Angharad picks up threads from other girls. The vault is empty when she comes to the Citadel, but there are things in the shadows, like bones picked clean, like secrets that aren’t really secrets, like the words scratched into Miss Giddy’s skin. She finds a bundle of papers first, tied with twine and hidden in a hollow in the wall, carved out and covered up. It tells the story of a girl named Min, who was a wife, who bore a daughter that she never saw again. It tells the story of Immortan Joe, who was a monster. The last scrap of paper has an inked thumbprint on one corner. I will have no more babies, I will not be here long. He killed the world, nothing can grow here.
“He killed the world,” murmurs Angharad to herself, rolling the words over her tongue, clattering them across her teeth. “Nothing can grow here.”
“You’ll do good to keep your tongue bit,” Miss Giddy tells her, because she hears everything in the vault, and she knew the girl on the paper.
“What happened to Min?” Angharad asks, though she’s sure she knows the answer.
“Min had her shot, she knew what would happen,” says Miss Giddy, her eyes betraying nothing. “Now don’t speak her name again. The Immortan can get what he wants from you even if you’ve no tongue.”
So Angharad keeps silent. She finds the doll next, a ragged thing with blacked out eyes and a belly painted red and cut wide open. There is a stone resting inside and it is dressed in dirty white, twin to the shrouds Joe gives her. Angharad sits it on her bed for a night, and then cracks the glass in one of the windows, and throws it down a thousand miles to the dust. She does not like to be tricked into seeing herself in plastic things. A person is not a doll, she decides, not even when they are treated like one.
The third thing comes with Capable. It’s friendship, and love; things Angharad has not felt since she was ragged and small and tangled up with other Wretched children, playing games in dust. She winds her fingers up in Capable’s hair, and she drapes her arm around her shoulders, and they touch for the miracle of touching.
“Nothing can grow here,” she tells Capable, later. “He killed the world.”
“Not him,” says Capable, shaking her head. “It’s a sickness more than him.”
“Then who?” Angharad asks.
“Then who,” Capable sighs, pressing a hand to her forehead.
“Keep your tongues,” Miss Giddy warns (because she hears everything in the vault).
There are other girls then, as precious as Capable, and as trapped, and as wounded. Angharad loves them all fiercely, and she thinks that none of them are dolls, none of them are plastic girls with stones in their bellies, none of them are things. The thought sets a monster growling in her heart, and she thinks that if she could free it, she could save them all. It is raw like gravel, and it burns like sand, and it’s as cold as steel, and she tries to dig it out with a needle taken from Miss Giddy. She scores a cage of blood into her cheek, and forehead, and she scratches ladders into her arms, and her blood sings with freedom, and her skin shivers. This is a violence that she can control. This is a monster that she holds on a leash.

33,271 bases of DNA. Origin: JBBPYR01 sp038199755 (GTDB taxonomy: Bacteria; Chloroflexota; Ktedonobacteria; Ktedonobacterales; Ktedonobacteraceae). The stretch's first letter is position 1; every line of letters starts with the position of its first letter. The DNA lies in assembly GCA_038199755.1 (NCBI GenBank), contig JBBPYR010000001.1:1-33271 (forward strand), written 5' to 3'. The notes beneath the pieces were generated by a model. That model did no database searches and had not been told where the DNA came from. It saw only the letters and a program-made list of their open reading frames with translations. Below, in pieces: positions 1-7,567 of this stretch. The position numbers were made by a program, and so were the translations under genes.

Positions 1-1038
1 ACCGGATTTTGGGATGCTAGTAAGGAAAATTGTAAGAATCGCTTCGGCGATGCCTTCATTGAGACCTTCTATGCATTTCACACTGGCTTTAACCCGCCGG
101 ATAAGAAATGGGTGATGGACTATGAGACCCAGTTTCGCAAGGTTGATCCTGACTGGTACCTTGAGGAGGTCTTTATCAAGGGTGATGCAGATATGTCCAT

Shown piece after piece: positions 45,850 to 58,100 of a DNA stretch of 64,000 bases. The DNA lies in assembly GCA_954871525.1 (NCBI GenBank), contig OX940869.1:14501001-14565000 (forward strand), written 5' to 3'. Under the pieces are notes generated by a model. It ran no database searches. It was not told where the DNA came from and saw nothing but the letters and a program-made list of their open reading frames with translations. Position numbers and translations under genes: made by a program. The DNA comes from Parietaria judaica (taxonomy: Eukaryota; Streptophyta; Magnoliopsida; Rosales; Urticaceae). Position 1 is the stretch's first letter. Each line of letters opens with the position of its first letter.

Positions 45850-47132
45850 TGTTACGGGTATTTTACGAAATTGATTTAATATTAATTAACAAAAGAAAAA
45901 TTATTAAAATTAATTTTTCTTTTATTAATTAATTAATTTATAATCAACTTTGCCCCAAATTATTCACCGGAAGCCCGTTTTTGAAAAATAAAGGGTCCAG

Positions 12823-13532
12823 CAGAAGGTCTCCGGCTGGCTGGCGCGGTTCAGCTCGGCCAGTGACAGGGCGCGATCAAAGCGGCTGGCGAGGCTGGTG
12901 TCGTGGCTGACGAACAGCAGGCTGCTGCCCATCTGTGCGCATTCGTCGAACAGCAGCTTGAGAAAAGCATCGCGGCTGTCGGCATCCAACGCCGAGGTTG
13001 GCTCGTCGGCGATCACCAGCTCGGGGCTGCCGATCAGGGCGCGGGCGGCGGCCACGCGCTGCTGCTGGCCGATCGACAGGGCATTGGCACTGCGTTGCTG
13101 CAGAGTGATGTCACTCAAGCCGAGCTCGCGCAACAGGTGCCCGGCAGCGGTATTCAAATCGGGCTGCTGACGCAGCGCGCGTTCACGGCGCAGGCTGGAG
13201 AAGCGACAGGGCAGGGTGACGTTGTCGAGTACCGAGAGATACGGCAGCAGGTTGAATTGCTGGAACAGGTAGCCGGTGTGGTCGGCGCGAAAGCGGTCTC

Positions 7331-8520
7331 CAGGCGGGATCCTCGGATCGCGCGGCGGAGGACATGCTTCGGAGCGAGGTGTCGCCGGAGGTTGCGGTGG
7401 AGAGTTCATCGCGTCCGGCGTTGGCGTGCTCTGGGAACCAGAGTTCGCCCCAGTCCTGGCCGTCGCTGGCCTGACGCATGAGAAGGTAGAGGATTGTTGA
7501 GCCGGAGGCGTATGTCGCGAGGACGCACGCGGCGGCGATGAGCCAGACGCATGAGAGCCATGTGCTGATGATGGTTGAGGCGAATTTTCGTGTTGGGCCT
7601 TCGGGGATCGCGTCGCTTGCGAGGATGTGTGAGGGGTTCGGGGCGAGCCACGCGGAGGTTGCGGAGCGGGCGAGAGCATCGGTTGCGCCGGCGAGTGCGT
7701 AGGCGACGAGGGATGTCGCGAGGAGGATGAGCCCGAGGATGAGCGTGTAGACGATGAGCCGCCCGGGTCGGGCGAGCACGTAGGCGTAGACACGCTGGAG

When Furiosa tells them of the green place, the monster under Angharad’s ribs whispers yes. Angharad runs her fingers across the cracks and ridges of her face. Angharad winds her fingers into Capable’s hair. Angharad thinks of paper and of dolls.
“We are not things,” she tells Miss Giddy, because Miss Giddy will hear it even if she isn’t the first to be told.
The old woman stills, and tilts her head like a bird, like a puppet, like a sheet caught on the wind, and then all the air runs out of her, and she leans against Angharad like she would fall without her.
“No,” Miss Giddy agrees quietly. “And I suppose you’ll keep your tongues, and more besides.”
“We’ll tell everyone,” says Angharad. “We’ll tell them what it’s like to be owned by the Citadel.”
“I believe you will.”
Miss Giddy shows her a shotgun, the shells cleaned carefully of sand, the trigger worn smooth. This is another thing, like the dolls, and like the paper, something hidden in the vault by the women who have walked there. Ghosts. Voices on the air. Angharad thinks that when her monster is set loose, nothing in the world will stop it. Not with the weight of all of these women behind her. Not with the many mothers ahead.
There is a baby under her ribs too, curled up with the monster, and Angharad tries hard not to think of it. It is not a stone tucked into the hollow of her belly, and it is not a warlord, but she is not sure what it is. It doesn’t matter, she decides, only the road matters, and the green place, and her sisters by her side.
When they are in the hold, when they finally start to move, Angharad starts to cry and cannot stop. Capable holds her hand. Cheedo stares at her, terrified. She clenches her jaw until it aches, but cannot stop the shudders that tug at her shoulders, and twist at her chest. She cannot stop the tears that taste like salt. I have not cried in a thousand years, she thinks, deliriously, and she jams her hand against her mouth until everything has quieted.
“We’re going to the green place,” she whispers, as the tears dry on her cheeks.
“You don’t have to hold us all up,” says Dag, her eyes wide. “We can stand on our own.”
Angharad pulls at threads until they fall apart. Angharad has a monster under her ribs. Angharad is full to the brim with love. They are close to the end, she thinks, and when they get there, the relief will be so great she is not sure she will survive it. But Capable will, and Toast will, and Dag and Cheedo will, and it has always been about them and not about her. She will join Min and a thousand other girls without names and together they will light a path and hold out their palms and give their victory to anyone who would claim it. Angharad knows that everything hurts, but together they will find the sort of pain that makes them stronger.